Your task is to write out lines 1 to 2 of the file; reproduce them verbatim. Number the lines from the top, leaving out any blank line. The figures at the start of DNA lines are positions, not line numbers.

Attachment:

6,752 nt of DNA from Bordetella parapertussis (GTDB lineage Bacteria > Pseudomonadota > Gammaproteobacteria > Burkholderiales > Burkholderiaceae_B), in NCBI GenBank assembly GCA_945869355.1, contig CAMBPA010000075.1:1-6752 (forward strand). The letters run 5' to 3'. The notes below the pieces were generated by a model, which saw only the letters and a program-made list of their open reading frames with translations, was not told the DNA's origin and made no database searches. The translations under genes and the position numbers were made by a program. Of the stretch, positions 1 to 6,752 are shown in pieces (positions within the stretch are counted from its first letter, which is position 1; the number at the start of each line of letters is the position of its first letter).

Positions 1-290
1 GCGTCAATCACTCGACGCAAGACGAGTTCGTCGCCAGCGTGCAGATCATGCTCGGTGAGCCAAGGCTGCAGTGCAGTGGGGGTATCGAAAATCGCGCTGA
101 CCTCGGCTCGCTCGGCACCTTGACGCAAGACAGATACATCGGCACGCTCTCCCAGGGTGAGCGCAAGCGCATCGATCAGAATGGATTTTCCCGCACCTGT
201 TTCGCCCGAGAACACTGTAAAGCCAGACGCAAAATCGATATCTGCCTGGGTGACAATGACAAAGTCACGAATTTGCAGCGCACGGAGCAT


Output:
6,752 nt of DNA from Bordetella parapertussis (GTDB lineage Bacteria > Pseudomonadota > Gammaproteobacteria > Burkholderiales > Burkholderiaceae_B), in NCBI GenBank assembly GCA_945869355.1, contig CAMBPA010000075.1:1-6752 (forward strand). The letters run 5' to 3'. The notes below the pieces were generated by a model, which saw only the letters and a program-made list of their open reading frames with translations, was not told the DNA's origin and made no database searches. The translations under genes and the position numbers were made by a program. Of the stretch, positions 1 to 6,752 are shown in pieces (positions within the stretch are counted from its first letter, which is position 1; the number at the start of each line of letters is the position of its first letter).

Positions 1-290